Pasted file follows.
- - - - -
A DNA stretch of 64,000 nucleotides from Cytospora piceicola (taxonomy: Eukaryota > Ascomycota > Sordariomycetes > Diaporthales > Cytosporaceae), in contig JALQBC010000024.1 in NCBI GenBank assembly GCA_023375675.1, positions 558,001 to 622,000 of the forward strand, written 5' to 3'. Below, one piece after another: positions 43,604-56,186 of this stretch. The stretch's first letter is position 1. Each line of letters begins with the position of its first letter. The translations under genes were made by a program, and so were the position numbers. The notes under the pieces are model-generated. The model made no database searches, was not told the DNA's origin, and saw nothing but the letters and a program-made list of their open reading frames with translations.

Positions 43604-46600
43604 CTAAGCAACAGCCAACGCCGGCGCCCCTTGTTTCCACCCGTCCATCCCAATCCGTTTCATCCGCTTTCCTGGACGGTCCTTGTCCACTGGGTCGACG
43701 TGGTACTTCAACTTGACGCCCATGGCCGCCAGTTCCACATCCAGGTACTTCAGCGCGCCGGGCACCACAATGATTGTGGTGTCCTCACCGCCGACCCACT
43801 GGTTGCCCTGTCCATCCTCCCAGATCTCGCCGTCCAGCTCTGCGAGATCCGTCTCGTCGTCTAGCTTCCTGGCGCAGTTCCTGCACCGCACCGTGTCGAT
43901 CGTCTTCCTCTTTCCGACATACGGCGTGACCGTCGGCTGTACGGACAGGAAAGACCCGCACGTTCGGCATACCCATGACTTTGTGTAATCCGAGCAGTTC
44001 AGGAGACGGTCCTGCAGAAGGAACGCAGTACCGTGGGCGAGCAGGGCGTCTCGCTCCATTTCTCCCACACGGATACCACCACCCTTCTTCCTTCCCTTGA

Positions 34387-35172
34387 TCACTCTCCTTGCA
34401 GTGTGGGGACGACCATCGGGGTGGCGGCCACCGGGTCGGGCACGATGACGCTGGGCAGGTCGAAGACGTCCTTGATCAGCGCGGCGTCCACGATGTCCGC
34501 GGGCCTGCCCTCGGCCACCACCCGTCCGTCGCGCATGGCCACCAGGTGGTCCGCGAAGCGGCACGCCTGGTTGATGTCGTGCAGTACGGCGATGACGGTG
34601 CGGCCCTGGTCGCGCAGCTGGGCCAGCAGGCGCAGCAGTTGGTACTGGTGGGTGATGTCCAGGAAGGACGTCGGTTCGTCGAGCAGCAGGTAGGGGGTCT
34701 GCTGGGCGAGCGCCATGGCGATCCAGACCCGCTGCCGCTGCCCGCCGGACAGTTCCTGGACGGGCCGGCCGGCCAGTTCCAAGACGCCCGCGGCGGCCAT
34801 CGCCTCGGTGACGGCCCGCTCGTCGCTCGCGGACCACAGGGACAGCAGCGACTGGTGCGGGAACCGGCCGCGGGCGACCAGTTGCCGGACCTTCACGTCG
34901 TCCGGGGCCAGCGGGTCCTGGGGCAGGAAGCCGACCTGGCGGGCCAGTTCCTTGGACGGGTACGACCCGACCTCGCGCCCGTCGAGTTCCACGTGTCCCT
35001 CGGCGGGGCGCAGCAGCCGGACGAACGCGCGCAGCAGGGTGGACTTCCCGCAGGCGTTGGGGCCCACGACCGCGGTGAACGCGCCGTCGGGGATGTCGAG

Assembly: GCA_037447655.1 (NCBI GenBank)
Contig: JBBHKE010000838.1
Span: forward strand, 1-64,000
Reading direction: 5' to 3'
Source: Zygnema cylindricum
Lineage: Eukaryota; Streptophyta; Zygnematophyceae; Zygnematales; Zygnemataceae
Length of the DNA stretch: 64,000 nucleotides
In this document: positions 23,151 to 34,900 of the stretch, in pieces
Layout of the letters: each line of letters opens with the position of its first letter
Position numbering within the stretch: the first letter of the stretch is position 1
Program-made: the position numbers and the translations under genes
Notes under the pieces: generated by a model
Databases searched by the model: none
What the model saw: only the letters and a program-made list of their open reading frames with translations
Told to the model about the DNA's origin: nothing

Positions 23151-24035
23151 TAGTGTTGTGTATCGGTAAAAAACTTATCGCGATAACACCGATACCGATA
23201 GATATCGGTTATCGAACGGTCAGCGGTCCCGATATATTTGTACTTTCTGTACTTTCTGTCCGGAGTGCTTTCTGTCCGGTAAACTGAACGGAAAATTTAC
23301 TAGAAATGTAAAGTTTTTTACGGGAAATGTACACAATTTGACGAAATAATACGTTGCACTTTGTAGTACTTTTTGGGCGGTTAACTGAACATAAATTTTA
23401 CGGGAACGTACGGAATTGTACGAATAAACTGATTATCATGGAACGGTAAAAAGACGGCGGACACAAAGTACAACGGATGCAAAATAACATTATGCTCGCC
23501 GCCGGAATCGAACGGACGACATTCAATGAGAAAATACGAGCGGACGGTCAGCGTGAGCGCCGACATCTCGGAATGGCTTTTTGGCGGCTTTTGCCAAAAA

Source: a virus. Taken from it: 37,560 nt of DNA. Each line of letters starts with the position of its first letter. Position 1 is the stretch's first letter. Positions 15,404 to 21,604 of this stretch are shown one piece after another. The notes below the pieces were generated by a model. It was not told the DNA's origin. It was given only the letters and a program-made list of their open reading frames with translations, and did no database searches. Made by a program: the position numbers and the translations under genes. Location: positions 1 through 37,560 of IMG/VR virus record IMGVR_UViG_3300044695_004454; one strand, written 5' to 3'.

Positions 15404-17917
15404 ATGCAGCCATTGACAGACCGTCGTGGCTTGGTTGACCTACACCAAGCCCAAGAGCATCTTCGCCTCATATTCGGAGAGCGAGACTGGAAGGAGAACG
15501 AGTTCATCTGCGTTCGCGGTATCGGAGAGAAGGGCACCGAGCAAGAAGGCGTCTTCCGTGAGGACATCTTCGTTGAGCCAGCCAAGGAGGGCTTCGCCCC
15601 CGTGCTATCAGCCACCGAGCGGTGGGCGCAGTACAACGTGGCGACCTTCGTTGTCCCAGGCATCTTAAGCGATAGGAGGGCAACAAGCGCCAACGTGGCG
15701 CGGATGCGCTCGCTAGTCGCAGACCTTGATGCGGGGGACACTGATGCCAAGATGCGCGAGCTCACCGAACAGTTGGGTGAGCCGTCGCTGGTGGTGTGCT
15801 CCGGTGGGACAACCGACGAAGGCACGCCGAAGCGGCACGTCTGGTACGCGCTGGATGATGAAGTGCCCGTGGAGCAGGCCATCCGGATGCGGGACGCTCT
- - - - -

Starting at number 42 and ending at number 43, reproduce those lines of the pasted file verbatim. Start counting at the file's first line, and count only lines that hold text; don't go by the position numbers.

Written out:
15601 CGTGCTATCAGCCACCGAGCGGTGGGCGCAGTACAACGTGGCGACCTTCGTTGTCCCAGGCATCTTAAGCGATAGGAGGGCAACAAGCGCCAACGTGGCG
15701 CGGATGCGCTCGCTAGTCGCAGACCTTGATGCGGGGGACACTGATGCCAAGATGCGCGAGCTCACCGAACAGTTGGGTGAGCCGTCGCTGGTGGTGTGCT